Thyroid Storm


Background

Clinical Features

Precipitating Factors

DDx

Lab

Treatment

  1. Supportive Therapy
  2. Inhibition of thyroid hormone release with thionamides
  3. Inhibition of new thyroid hormone production (at least 1 h (60 min) after step 2)
  4. β-adrenergic receptor blockade
  5. Preventing peripheral conversion of T4 to T3 
  6. Treat precipitating event
  7. Definitive therapy
Rapid Preparation of Thyrotoxic Patients for Emergent Surgery
  Recommended Drug Dosage Mechanism of Action Continue Postoperatively?
β-Adrenergic blockade Propranolol 40–80 mg PO 3 to 4 times a day β-Adrenergic blockade; decreased T4-to-T3 conversion (high dose)
 
Yes.
or  
Esmolol 50–100 mcg/kg/min β-Adrenergic blockade Change to PO propranolol.
Thionamide Propylthiouracil 200 mg PO every 4 h Inhibition of new thyroid hormone synthesis; decreased T4-to-T3 conversion  Stop immediately after near-total thyroidectomy; continue after nonthyroidal surgery.
or
Methimazolee 20 mg PO every 4 hours Inhibition of new thyroid hormone synthesis Stop immediately after near-total thyroidectomy; continue after nonthyroidal surgery.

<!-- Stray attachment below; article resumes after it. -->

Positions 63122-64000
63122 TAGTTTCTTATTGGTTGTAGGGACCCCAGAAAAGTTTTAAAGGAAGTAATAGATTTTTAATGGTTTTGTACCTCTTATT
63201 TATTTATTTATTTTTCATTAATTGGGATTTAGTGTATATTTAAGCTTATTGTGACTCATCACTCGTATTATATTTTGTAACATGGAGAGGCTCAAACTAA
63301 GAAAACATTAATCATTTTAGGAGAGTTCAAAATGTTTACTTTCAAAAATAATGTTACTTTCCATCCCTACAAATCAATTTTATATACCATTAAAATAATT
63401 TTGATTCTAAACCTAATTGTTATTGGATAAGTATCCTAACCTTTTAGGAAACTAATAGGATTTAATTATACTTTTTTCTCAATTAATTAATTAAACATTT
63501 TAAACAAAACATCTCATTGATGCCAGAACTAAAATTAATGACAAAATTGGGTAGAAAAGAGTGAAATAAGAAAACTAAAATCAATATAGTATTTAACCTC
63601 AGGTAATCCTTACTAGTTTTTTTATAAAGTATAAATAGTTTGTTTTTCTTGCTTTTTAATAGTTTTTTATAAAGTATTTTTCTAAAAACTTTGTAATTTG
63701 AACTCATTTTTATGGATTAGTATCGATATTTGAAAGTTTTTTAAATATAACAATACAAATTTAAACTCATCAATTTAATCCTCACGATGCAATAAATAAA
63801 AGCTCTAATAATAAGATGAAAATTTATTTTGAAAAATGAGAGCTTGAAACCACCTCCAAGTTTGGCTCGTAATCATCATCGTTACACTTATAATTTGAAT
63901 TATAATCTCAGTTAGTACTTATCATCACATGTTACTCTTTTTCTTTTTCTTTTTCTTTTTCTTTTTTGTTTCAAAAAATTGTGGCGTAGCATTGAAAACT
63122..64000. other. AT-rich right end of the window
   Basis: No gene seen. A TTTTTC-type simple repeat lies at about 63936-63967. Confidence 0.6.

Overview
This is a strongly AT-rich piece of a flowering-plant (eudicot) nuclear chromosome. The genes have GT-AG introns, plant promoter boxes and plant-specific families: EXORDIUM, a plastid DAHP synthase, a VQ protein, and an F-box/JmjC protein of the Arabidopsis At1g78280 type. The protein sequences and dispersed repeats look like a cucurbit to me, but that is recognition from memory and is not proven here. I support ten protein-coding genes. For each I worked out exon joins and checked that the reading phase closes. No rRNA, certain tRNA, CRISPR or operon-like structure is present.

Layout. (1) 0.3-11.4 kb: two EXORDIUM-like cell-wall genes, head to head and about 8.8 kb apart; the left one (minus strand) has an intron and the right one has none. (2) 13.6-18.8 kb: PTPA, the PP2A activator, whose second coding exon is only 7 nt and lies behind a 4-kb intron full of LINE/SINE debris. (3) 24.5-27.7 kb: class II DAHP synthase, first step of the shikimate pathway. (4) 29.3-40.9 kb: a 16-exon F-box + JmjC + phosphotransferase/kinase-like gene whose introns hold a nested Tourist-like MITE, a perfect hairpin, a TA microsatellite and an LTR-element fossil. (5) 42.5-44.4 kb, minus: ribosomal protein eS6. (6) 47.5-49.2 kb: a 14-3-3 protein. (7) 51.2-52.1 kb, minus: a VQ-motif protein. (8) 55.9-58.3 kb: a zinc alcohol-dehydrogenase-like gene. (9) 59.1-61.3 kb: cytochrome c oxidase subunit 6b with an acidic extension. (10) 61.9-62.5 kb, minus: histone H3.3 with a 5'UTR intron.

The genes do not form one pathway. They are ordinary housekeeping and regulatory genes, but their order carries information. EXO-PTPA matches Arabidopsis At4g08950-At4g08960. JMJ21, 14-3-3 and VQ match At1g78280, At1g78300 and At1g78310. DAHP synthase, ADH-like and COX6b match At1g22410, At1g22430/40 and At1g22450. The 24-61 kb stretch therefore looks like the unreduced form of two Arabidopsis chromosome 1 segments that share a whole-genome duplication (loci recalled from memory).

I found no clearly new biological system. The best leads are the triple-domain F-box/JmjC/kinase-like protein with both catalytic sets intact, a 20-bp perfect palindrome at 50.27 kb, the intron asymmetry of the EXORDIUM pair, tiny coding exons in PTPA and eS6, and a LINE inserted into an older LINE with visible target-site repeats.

Oral cholecystographic agent

 
Iopanoic acidd 500 mg PO twice a day Decreased release of thyroid hormone; decreased T4-to-T3conversion
 
Stop immediately after surgery.
 
Corticosteroid Hydrocortisone 100 mg PO or IV every 8 hours Vasomotor stability; decreased T4-to-T3 conversion
 
Taper over first 72 h.
or 
Dexamethasone 2 mg PO or IV every 6 hours Vasomotor stability; decreased T4-to-T3 conversion
 
Taper over first 72 h.
or  
Betamethasone 0.5 mg PO every 6 hours, IM or IV Vasomotor stability; decreased T4-to-T3 conversion
 
Taper over first 72 h.


Common Adverse Side Effects from Antithyroid Drugs:

Disposition

  1. Admit to ICU
  2. Consult Endocrinology